BoJack Horseman has always been a show jam-packed with jokes, visual gags, and pop culture references, and the Netflix cartoon's final season isn't any different. In eight new episodes, released Friday morning, the beloved series comes to a bittersweet ending while delivering one of its most subtle, but powerful, blink-and-you-miss-it jokes yet.
Light spoilers for BoJack through Season 6 Episode 13 below.
The episode, titled "The Horny Unicorn," mostly focuses on BoJack's disturbing, Louis CK-inspired Hollywood comeback effort after his past sins come to light in an earlier episode. However, amid that somewhat confusing story is a powerful side plot focused on Mr. Peanutbutter, who's latest romantic relationship is unraveling even while his nonsensical new show Birthday Dad becomes a huge hit.
In a moment of reflection with Princess Carolyn on the set of Birthday Dad, Mr. Peanutbutter opens up and delivers the following monologue:
“I went to the doctor to see if he could make me feel better. He said, ‘You should check out this internet meme, it always cheers me up: Sad Dog.’ And I said, ‘But doctor, I am Sad Dog.’”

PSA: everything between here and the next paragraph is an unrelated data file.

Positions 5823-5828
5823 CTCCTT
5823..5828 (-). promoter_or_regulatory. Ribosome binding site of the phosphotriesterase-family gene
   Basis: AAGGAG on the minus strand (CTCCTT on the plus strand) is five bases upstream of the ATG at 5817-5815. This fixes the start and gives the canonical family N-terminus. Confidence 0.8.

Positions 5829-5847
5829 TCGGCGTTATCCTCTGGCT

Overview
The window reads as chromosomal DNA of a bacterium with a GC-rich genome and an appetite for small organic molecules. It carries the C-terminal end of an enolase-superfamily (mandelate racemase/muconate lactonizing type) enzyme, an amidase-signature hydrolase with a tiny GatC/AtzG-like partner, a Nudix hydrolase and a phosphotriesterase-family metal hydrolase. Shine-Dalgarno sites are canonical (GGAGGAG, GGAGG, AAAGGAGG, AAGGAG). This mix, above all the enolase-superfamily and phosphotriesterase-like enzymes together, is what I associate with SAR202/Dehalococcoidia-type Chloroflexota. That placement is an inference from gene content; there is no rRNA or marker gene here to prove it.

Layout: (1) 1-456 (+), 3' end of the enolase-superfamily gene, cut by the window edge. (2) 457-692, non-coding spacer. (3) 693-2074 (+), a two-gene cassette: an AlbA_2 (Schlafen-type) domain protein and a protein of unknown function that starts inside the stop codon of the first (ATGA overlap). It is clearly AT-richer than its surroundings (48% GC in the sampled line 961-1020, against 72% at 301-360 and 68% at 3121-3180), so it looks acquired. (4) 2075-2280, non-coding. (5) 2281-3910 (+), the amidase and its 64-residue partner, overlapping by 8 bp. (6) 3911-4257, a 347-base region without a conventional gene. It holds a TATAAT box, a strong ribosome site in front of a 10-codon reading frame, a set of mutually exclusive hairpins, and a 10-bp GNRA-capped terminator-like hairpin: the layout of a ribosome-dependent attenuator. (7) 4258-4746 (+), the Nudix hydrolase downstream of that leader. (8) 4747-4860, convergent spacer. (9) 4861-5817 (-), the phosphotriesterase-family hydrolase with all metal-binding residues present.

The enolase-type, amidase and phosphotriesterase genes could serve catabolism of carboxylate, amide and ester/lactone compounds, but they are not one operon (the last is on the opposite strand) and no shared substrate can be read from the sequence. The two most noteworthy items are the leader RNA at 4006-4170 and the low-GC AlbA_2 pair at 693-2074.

If that sounds familiar, well, it should. Rorschach says almost the same thing word for word in the original Watchmen comic in an attempt at humor:
"Heard joke once: Man goes to doctor. Says he's depressed. Says life seems harsh and cruel. Says he feels all alone in threatening world where what lies ahead is vague and uncertain. Doctor says, "Treatment is simple. Great clown Pagliacci is in town tonight. Go and see him. That should pick you up." Man bursts into tears. Says "But Doctor... I am Pagliacci." Good joke. Everybody laugh. Roll on snare drum. Curtains."
For what it's worth, Rorschach's joke is actually a reference to a story from the 1820s.
As for Mr. Peanutbutter's Sad Dog interpretation, that's a callback to a plotline from Season 6, Episode 5 (“A Little Uneven, Is All”) where Princess Carolyn boosts interest in Birthday Dad by creating a viral “sad dog” meme using a picture of Mr. Peanutbutter reminiscent of Sad Keanu. Of course, Peanutbutter is rarely actually sad, but it works. He even becomes the face of a national depression awareness campaign.
So what does this Easter egg mean? Maybe nothing. Maybe it's just an Easter egg. Maybe it's another of Mr. Peanutbutter's extended pop culture references, which are usually more obvious but always impressively convoluted. (Remember this one? "Am I written by Albert Hammond and Diane Warren, originally recorded by Tina Turner, but popularized by Ace of Base? Because 'Don't Turn Around!'")
Or maybe BoJack Horseman is trying to tell us that Mr. Peanutbutter was always the true narrator of the show, the only character who saw things clearly, even when everyone else refused to take him seriously. A clueless idiot who just so happened to stumble upon the truth. Just like Rorschach.
The finale episodes of BoJack Horseman are streaming now on Netflix.